Guns N' Roses is learning again that, though it might be common, music sampling - or lifting - is difficult to prove and expensive to settle in court.
When albums get off track
"The band believed when the record came out and still believes there are no unauthorised samples on the track," said Irving Azoff, the manager of Guns N' Roses, this week after it was announced that two record labels were suing the band for stealing their artist's music. Guns N' Roses is being sued for $1 million (Dh3.67m) over claims that it sampled - or digitally lifted - two tracks by the German musician Ulrich Schnauss on the Chinese Democracy album. Schnauss's UK and US record labels (Independiente and Domino Records, respectively) claim the song Riad N' the Bedouins stole passages of music from his compositions Wherever You Are and A Strangely Isolated Place.
Guns N' Roses's defence? They had no idea. "The snippets of 'ambient noise' in question were provided by a member of the album's production team who has assured us that these few seconds of sound were obtained legitimately," Azoff said. "Artists these days can't read the minds of those they collaborate with and therefore are vulnerable to claims like this one. While the band resents the implication that they would ever use another artist's work improperly, they are confident this situation will be satisfactorily resolved."
Whatever the outcome of this case, the music-business lawyer Dean Marsh says that there is a simple reason why many sampling disputes are settled without a trial: it is too costly to defend them in court. "There have been very few trials over samples," says Marsh, who runs Creative Law & Business, which gives legal advice to the music industry. "It's usually settled. There are a lot of deals being done."
Last year, Coldplay had to settle with Joe Satriani after the guitarist claimed their song Viva La Vida violated the copyright on his song If I Could Fly. In 2007, Avril Lavigne settled after she was accused of sampling The Rubinoos's I Wanna Be Your Boyfriend on her hit Girlfriend. In 1997, The Verve had to hand over 100 per cent of the royalties from the global hit Bittersweet Symphony to The Rolling Stones after they failed to clear a sample taken from an orchestral version of The Last Time, produced by the Stones's ex-manager Andrew Loog Oldham. This, says Marsh, was a typical record company foul up.
"There are many records with uncleared samples out there. The problem arises when a song becomes very famous," he says, invoking the old music business adage, where there's a hit, there's a writ. "In the case of The Verve, it was too late. They were exposed. The Rolling Stones had them over a barrel." The reason so many songs are not cleared in the first place is that the process is a pain in the neck, Marsh says. "Clearing a sample is tedious, expensive and there is no guarantee you will get clearance."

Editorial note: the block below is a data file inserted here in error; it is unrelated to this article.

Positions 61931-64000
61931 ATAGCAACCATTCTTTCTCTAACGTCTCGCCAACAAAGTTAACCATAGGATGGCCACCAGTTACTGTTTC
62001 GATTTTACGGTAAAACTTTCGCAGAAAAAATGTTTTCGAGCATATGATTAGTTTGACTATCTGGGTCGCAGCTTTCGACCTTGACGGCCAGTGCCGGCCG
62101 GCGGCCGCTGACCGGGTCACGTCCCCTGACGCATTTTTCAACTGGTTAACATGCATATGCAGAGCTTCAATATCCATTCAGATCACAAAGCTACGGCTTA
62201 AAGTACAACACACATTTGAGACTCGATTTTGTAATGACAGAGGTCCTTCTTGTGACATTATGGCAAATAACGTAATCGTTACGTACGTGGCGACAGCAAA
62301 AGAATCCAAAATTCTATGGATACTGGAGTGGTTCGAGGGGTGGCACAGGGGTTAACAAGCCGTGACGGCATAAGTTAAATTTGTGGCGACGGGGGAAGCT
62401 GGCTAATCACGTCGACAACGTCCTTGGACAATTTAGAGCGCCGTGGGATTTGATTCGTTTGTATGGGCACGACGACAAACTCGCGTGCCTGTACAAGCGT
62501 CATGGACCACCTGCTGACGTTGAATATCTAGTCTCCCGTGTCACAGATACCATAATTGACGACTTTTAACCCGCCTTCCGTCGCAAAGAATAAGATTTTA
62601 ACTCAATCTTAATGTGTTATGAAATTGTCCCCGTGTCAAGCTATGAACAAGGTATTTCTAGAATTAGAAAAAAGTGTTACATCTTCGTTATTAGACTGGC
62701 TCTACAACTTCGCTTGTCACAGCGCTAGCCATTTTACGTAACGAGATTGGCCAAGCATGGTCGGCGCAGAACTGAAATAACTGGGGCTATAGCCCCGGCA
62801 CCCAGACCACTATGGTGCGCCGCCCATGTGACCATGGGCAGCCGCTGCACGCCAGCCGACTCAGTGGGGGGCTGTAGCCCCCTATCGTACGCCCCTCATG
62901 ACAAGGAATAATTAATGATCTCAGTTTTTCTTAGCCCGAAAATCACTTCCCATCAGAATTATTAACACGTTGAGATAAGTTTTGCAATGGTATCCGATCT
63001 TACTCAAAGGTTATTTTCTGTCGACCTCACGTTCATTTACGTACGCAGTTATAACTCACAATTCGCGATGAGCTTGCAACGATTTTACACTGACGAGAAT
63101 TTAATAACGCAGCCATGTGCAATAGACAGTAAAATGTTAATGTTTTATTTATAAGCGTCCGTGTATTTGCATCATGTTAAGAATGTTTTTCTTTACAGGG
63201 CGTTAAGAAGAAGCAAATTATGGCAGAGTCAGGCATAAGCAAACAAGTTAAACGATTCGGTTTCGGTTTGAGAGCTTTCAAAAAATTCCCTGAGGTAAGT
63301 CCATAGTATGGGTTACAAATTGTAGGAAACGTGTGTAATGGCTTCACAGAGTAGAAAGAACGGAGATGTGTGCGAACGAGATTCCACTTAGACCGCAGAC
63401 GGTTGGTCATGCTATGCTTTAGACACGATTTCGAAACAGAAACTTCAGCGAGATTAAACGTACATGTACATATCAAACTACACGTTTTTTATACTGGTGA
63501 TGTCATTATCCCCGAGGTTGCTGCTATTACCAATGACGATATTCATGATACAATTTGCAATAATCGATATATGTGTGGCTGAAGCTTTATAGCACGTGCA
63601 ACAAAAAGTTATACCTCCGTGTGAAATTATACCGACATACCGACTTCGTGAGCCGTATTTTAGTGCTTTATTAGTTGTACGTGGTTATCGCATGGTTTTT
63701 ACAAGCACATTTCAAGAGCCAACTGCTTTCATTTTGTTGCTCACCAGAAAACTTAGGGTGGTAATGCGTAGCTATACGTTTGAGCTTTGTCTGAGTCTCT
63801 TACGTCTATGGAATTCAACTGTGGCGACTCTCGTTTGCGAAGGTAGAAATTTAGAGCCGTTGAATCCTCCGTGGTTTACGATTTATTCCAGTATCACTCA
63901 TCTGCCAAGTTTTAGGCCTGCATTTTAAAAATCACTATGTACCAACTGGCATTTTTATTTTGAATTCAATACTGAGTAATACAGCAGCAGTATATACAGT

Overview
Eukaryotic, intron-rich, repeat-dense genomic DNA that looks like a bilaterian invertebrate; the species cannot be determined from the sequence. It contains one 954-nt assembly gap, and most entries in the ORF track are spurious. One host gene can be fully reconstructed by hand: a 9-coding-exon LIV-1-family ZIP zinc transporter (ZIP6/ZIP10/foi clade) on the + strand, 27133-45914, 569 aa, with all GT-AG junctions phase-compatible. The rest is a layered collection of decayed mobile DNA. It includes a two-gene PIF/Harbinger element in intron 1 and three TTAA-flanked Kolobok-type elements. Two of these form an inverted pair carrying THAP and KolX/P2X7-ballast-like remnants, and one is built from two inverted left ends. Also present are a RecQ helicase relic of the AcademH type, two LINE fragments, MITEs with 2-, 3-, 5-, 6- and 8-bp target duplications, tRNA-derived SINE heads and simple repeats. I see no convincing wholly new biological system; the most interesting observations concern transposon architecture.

Legal sampling is so difficult that many artists decline to use samples at all. Beck, who built his career blending folk music with the sample and breaks culture of hip hop, said recently: "Now it's prohibitively difficult and expensive to justify your one weird little horn blare that happens for half of a second one time in a song and makes you give away 70 per cent of the song and $50,000 (Dh184,000)."
In other cases, technology is so advanced that the law can barely keep pace. "I was talking to a producer who said he had stolen the 'swing' [or feel] of our drums for his own track," says Felix Buxton, one half of Basement Jaxx. "Not the drums or the music, but the gaps between the beats. With a computer you can just copy and paste them onto your track." "On the one hand, technology is changing so rapidly, and on the other, if you are caught sampling the penalties are punishing," Marsh says. "It's a shame. In other art forms sampling is acceptable or even encouraged. Andy Warhol sampled the Campbell's Soup tin and made something new. Why shouldn't people be able to do that with music?"
Unfortunately, Guns N' Roses aren't above wielding copyright law themselves when it suits them. The band's 2008 comeback album - which reached a disappointing number three in the charts when it came out last November - was heavily protected against potential bootleggers. So when the 28-year-old fan Kevin Cogill uploaded nine tracks onto his website before the CD was released, he was arrested and faced a year in prison. (In the end he was given a suspended sentence.)
"There are double standards," admits Dean Marsh. Many online music fans have pointed out one final paradox: the album on which the alleged musical theft occurred took Guns N' Roses 17 years to finish.